An unlikely guest turned up amid the dozens of Broadway actors, “Today” hosts and other celebrities who regularly take part in NBC’s annual broadcast of “Macy’s Thanksgiving Day Parade.”
In a two-minute ad from Comcast, actor Steve Carell took a turn at playing Santa Claus, part of an emerging tradition that has the Philadelphia cable-and-entertainment giant hoping to capture attention during the annual event, telecast on the network it owns. Last year, Comcast raised eyebrows by reviving E.T., the popular alien from the blockbuster 1982 film, showing fans a new adventure along with actor Henry Thomas, who played Eliot, E.T.’s best friend, in the original movie.
The company’s 2020 commercial isn’t as grandiose. Inspired by the plight of consumers during the coronavirus pandemic, Comcast set Carell in a vignette — it will run as long as three and a half minutes in some venues — that has him working as a Santa Claus who decides this year that regular toys and gifts simply aren’t good enough. “After the year we just had, the usual gifts are just not going to cut it,” he tells his assistants.
His elves come up with an alternative, devising a method to package life’s most pleasant moments, whether they be family snowball fights or the scent of a grandmother cooking her favorite foods. To be sure, there’s more than sentiment at play: the ad shows Comcast’s Xfinity service helping to keep Santa in touch with his crew, and giving many in the story the ability to watch TV or surf the web.
“The holidays are really about moments of togetherness with the people you love, and serve as a reminder for what’s most important, especially given the hardships of this past year,” Carell said in a prepared statement. “I hope that this sweet little story will bring a bit of cheer.”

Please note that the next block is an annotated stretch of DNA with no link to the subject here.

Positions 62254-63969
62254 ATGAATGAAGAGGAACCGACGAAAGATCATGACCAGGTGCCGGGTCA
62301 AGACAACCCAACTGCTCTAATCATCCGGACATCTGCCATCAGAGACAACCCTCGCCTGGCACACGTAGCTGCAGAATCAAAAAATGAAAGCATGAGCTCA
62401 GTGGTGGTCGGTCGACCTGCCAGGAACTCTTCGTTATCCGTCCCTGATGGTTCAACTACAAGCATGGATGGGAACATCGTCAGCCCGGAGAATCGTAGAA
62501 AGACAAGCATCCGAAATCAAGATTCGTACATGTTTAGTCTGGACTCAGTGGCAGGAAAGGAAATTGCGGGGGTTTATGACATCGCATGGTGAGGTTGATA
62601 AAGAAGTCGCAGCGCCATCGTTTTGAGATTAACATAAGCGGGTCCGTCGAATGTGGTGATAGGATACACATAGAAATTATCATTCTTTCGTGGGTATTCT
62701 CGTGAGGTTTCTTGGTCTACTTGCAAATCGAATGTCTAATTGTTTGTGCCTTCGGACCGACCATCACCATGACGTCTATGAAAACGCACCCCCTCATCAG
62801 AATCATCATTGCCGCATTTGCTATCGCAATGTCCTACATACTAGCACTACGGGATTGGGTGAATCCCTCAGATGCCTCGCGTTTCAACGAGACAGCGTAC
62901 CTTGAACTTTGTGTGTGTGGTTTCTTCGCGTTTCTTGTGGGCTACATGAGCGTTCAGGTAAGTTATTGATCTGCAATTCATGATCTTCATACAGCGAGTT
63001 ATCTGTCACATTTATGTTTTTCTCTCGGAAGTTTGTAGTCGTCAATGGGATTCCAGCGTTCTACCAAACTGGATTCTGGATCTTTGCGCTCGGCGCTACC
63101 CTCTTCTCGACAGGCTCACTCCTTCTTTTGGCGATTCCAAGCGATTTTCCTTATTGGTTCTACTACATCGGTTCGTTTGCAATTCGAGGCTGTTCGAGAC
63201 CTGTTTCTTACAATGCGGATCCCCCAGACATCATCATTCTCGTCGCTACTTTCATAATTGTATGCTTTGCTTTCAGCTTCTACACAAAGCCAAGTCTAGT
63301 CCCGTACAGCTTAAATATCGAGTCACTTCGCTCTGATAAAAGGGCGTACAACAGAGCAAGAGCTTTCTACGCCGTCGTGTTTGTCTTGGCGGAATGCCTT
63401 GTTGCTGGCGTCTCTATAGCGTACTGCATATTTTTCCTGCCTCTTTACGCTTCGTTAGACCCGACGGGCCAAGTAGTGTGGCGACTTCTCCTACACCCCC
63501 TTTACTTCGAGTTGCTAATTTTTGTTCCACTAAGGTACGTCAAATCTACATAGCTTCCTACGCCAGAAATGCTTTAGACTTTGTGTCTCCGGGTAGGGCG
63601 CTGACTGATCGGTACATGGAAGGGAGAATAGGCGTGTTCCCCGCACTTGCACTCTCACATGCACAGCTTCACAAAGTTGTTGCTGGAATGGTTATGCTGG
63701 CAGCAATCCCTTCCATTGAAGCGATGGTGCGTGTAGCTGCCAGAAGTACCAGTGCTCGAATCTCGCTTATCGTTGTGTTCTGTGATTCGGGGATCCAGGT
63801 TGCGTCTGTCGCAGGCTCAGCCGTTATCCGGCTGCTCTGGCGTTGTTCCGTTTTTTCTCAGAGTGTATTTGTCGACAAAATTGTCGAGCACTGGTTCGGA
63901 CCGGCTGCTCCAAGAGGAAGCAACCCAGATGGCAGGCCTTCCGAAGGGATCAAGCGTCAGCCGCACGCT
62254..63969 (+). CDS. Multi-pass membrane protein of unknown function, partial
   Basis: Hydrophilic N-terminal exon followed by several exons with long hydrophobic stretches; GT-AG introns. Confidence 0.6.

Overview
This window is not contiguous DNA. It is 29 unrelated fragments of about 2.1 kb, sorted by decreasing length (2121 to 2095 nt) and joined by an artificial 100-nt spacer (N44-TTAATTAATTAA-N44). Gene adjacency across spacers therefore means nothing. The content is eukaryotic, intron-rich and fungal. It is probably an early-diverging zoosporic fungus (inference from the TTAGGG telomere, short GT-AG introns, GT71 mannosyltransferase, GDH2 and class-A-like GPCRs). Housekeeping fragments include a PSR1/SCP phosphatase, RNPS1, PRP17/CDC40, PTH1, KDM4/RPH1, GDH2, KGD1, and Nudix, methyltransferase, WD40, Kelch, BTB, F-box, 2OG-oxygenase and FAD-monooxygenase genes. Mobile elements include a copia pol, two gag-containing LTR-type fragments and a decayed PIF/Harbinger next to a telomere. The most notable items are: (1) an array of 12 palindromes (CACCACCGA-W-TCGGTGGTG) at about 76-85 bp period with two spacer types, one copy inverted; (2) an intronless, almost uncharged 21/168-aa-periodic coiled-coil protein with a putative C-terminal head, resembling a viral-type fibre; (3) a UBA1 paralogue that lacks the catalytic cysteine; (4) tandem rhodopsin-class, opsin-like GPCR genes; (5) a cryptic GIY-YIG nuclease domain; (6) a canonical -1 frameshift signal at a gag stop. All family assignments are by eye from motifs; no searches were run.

Comcast tapped Omnicom Group’s Goodby Silverstein & Partners to help craft the commercial, along with director Craig Gillespie, who helmed the 2017 movie “I, Tonya” as well as production company MJZ.
The company has reason to burnish its flagship cable and broadband services, which represent the growing part of its business during pandemic conditions. That division accounted for $6.4 billion in revenue in the company’s third fiscal quarter, up 2.9% from the year-earlier period. Meanwhile, its NBCUniversal division saw revenue fall 18.9% to $6.72 billion, as that media conglomerate grappled with downturns in advertising and theme-park attendance, as well as cancellation and rescheduling of sports events — a key driver of cash flow. What’s more, Comcast is, like many other cable distributors, dealing with a migration of consumers to other kinds of connections to get their video entertainment. Many one-time cable customers are relying on broadband to get entertainment. It’s in Comcast’s best interest, particularly at the start of the holiday season, to showcase its connection services with a positive spotlight.
Comcast has devised several clever concepts that it hopes will spur customers who see the ad to take actions to use its Xfinity services. On Pinterest, it is launching a “Greatest Gift Shoppe” that users can utilize for everything from holiday-movie recommendations to tips on virtual holiday get-togethers. Xfinity customers who say “Holiday Movies” or “Holiday Music” into their voice remotes can watch or listen to seasonal favorites. And Xfinity customers who utters phrases including “the greatest gift,” “togetherness,” “Elf Shopping Network” and “awesome gift ideas” into their remotes can watch the commercial. People who say “Steve Carell” can browse examples of the actor’s previous work.
“This year the internet has kept us more connected than ever, allowing us to do more than we thought possible, in the face of less-than-ideal circumstances,” said Todd Arata, senior vice president of brand marketing at Comcast, in a statement. “Xfinity is a connections brand and this campaign is all about how our connections to one another can create real magic, particularly at this time of year.”
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